“under pressure to reduce growing healthcare expenditures, health insurers and employers have been increasing the level of patient cost sharing at the point of service, elevating the role of benefit design in shaping patient preferences. This development is part of a larger movement toward redesigning benefits in order to encourage patient decision making that aligns the prices of medical services with the value of those services. Value-based insurance design is based on the notion that the value of a treatment to a patient depends not only on the perceived therapeutic effect but also on the price of the treatment relative to other options. In this scenario, a patient with new-onset LBP [low back pain] covered under a health plan with a relatively low or zero OOP [out-of-pocket] cost for physical therapy or chiropractic care may be more likely to choose early conservative therapy, in harmony with the clinical guidelines.
In addition to the economic value of potentially avoided downstream costs, policies that encourage patients with LBP to choose early conservative therapy may have a particular social advantage. Mounting evidence suggests that initial conservative treatment of LBP by a physical therapist, chiropractor, or acupuncturist decreases the odds of early and long-term opioid use. Hence, we postulate that benefit redesign that is successful in realizing initial conservative treatment for LBP may also indirectly have a positive bearing on restraining the growing problem of overprescribed opioids. [..]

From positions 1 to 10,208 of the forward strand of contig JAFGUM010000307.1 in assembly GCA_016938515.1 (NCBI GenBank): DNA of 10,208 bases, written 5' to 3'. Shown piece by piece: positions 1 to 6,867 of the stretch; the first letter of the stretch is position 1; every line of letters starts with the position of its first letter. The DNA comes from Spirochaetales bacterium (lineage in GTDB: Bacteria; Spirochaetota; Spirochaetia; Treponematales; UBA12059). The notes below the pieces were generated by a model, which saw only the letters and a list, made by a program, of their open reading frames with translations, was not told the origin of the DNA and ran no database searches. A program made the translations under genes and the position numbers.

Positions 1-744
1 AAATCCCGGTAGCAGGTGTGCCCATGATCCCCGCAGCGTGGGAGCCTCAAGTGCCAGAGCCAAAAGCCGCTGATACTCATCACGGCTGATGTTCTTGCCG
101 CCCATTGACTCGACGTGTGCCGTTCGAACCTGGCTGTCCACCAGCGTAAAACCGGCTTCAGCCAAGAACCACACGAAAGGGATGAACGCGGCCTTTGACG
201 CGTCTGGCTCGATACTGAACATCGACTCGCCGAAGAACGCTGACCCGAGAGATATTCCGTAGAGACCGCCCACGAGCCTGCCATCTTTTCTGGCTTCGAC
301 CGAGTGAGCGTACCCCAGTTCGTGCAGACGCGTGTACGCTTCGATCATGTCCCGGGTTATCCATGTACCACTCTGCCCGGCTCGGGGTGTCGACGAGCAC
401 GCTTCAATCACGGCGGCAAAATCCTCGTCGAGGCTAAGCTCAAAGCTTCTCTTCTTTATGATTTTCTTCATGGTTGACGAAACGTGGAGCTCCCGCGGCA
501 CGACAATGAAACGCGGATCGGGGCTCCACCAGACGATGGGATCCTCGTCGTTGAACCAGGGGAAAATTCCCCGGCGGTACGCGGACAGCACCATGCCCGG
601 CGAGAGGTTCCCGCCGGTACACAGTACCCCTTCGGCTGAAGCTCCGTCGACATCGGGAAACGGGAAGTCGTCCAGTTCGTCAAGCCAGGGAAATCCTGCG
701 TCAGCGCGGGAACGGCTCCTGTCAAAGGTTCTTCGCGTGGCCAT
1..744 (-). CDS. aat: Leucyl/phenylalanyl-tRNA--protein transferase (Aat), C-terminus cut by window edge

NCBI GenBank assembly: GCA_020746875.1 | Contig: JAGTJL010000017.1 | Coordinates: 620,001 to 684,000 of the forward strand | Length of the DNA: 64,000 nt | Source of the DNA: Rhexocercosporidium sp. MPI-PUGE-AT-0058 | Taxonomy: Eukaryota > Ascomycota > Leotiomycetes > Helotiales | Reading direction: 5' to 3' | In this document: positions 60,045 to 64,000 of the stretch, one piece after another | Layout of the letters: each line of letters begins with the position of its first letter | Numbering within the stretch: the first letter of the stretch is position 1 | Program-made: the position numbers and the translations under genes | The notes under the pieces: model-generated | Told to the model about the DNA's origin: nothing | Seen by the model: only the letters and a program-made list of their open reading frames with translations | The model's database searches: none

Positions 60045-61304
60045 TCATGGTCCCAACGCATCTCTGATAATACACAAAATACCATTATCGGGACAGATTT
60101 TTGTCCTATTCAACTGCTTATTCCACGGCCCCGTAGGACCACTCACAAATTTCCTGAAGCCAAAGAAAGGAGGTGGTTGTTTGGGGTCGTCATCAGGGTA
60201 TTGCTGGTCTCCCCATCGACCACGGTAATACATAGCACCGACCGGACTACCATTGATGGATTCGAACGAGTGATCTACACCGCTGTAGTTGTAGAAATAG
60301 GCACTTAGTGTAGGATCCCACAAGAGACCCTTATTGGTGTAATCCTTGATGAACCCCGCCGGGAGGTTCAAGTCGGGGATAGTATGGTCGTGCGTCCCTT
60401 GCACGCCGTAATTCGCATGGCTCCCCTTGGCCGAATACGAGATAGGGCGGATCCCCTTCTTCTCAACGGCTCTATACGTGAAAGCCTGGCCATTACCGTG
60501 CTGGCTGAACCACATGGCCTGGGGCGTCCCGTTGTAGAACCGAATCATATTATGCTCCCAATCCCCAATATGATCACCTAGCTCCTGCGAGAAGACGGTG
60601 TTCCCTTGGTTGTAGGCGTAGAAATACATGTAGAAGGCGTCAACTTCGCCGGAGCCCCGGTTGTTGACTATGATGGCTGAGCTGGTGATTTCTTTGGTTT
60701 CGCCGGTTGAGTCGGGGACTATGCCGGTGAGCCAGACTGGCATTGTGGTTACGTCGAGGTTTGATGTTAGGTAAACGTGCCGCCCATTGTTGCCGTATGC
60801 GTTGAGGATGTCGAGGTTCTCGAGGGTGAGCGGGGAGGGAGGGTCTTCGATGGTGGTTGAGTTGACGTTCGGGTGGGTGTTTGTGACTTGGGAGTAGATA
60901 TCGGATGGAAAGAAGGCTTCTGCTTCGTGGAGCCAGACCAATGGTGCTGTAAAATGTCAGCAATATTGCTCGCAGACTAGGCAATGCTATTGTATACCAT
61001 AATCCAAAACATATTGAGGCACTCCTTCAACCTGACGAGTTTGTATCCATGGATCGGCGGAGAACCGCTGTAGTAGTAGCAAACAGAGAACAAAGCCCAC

Evidence-based guidelines for treatment of LBP recommend early conservative therapy with referral to other providers for patients who do not improve within a few weeks. Yet many patients experiencing a new episode of LBP turn to other nonconservative, first-line treatments that may involve greater cost and/or advanced testing and medications such as opioids. Our study has demonstrated that patients experiencing LBP are moderately responsive to network restrictions and cost sharing in their choice of entry-point provider. This suggests that innovative modifications to insurance benefits offer an opportunity for increased alignment with clinical practice guidelines and greater value. To date, incentive-based insurance benefit design has been applied mainly to prescription drug pricing through mechanisms such as tiered formularies and, more recently, through the Affordable Care Act, requirement of zero cost sharing for preventive services covered by insurance sold on the exchanges. Moving forward, benefit managers and regulators need to advance such principles more broadly by developing new designs and policies aimed at encouraging behaviors that will result in the largest long-term economic and social benefits.”